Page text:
The transverse cervical artery is one of three blood vessels that extend from the thyrocervical trunk, a larger artery located within the neck. It is also known as the transversa colli artery.
This artery is located above the suprascapular artery, another blood vessel that forms the thyrocervical trunk. It laterally (horizontally) crosses the omohyoid muscle, which runs from the shoulder to the upper neck, and ends at the part of the trapezius muscle found in the neck and near the scapula (shoulder blade).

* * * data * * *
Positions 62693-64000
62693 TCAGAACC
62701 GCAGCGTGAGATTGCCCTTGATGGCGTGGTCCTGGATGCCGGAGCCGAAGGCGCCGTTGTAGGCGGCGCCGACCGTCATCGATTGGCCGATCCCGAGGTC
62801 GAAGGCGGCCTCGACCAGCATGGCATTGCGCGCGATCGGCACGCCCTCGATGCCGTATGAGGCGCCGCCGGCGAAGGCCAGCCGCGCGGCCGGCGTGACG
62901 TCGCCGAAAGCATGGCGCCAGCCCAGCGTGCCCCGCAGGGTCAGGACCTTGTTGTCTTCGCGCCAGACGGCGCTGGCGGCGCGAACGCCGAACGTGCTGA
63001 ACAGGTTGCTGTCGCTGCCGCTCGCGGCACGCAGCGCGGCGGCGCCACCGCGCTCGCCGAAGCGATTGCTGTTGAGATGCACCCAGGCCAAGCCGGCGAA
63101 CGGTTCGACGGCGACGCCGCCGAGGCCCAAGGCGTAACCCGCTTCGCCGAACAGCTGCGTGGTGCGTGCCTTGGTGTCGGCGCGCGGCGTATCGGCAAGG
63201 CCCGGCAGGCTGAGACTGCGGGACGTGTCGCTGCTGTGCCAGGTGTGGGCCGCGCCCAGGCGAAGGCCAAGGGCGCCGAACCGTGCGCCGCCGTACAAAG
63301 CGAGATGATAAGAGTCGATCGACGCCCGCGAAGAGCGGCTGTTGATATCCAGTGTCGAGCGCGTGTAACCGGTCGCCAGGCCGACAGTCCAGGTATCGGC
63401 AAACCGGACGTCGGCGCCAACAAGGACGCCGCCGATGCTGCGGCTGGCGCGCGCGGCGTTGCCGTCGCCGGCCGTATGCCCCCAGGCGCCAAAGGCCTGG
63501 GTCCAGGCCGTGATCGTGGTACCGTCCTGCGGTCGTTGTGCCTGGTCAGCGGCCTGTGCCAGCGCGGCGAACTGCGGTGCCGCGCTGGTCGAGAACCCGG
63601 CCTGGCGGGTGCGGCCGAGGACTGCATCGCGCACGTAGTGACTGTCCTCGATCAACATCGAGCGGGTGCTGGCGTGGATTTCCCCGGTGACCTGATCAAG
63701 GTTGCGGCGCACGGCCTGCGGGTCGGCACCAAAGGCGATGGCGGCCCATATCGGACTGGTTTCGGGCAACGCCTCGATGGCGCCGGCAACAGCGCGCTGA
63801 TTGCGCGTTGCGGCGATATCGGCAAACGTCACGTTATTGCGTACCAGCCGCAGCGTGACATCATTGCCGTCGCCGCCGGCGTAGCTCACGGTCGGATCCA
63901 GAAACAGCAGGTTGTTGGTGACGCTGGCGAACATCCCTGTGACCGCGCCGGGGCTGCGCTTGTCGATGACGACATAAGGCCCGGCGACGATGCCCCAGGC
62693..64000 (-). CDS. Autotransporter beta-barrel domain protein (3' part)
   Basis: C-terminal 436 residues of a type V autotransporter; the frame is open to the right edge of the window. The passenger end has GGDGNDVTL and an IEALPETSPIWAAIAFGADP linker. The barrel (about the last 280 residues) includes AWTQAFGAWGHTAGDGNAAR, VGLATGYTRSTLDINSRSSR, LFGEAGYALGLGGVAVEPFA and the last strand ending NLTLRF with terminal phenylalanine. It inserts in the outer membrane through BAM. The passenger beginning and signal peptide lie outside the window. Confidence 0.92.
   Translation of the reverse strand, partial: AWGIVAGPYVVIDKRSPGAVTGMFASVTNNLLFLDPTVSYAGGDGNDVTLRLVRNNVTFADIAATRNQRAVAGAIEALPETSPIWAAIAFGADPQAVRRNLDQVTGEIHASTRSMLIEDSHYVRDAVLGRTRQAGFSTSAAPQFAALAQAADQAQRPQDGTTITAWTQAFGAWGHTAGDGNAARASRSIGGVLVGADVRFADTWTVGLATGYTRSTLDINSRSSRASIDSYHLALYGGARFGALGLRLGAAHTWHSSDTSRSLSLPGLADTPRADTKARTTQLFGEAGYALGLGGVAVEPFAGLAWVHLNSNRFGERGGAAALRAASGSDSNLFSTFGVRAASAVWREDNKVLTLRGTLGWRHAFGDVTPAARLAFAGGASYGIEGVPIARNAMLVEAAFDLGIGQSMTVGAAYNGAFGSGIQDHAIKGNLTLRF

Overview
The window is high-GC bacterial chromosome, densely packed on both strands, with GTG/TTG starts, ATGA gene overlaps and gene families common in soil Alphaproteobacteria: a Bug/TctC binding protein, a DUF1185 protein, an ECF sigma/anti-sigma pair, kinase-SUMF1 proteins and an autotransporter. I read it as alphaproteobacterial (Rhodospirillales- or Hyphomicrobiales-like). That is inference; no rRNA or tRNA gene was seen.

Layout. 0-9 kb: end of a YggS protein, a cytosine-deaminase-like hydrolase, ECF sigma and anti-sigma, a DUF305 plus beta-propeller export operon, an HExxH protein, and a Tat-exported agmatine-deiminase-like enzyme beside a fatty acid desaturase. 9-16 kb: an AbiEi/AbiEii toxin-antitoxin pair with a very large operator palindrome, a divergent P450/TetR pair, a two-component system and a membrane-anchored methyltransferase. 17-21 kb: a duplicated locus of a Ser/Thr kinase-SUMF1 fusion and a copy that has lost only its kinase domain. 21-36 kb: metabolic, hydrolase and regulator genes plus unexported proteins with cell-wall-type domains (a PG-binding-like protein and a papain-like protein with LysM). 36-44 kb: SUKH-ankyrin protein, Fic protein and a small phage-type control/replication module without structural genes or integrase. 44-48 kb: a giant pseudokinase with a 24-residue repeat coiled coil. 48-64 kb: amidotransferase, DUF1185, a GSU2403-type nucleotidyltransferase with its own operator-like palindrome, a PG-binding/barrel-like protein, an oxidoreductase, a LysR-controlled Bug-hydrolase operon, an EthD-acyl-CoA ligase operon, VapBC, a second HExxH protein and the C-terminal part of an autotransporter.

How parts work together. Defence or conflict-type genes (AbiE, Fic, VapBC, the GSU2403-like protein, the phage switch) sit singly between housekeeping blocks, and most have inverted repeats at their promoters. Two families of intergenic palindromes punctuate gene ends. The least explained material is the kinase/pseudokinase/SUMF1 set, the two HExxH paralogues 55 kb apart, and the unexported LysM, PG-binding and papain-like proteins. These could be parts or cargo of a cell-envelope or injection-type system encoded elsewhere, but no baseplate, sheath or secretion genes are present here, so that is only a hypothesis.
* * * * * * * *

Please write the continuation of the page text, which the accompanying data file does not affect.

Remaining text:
Below the trapezius muscle, the transverse cervical artery divides into two separate blood vessels referred to as the superficial cervical artery and the dorsal scapular artery. Together, these arteries supply blood to the neck and scapula.
Cancer of the head and neck may require reconstruction of these areas through the mouth. The transverse cervical artery is often used to supply and receive blood flow to and from reconstructed portions of the mouth if the appropriate blood vessels cannot be salvaged. Repairing intraoral defects, or malformations within the mouth, may also require surgery and extension of the transverse cervical artery for blood supply.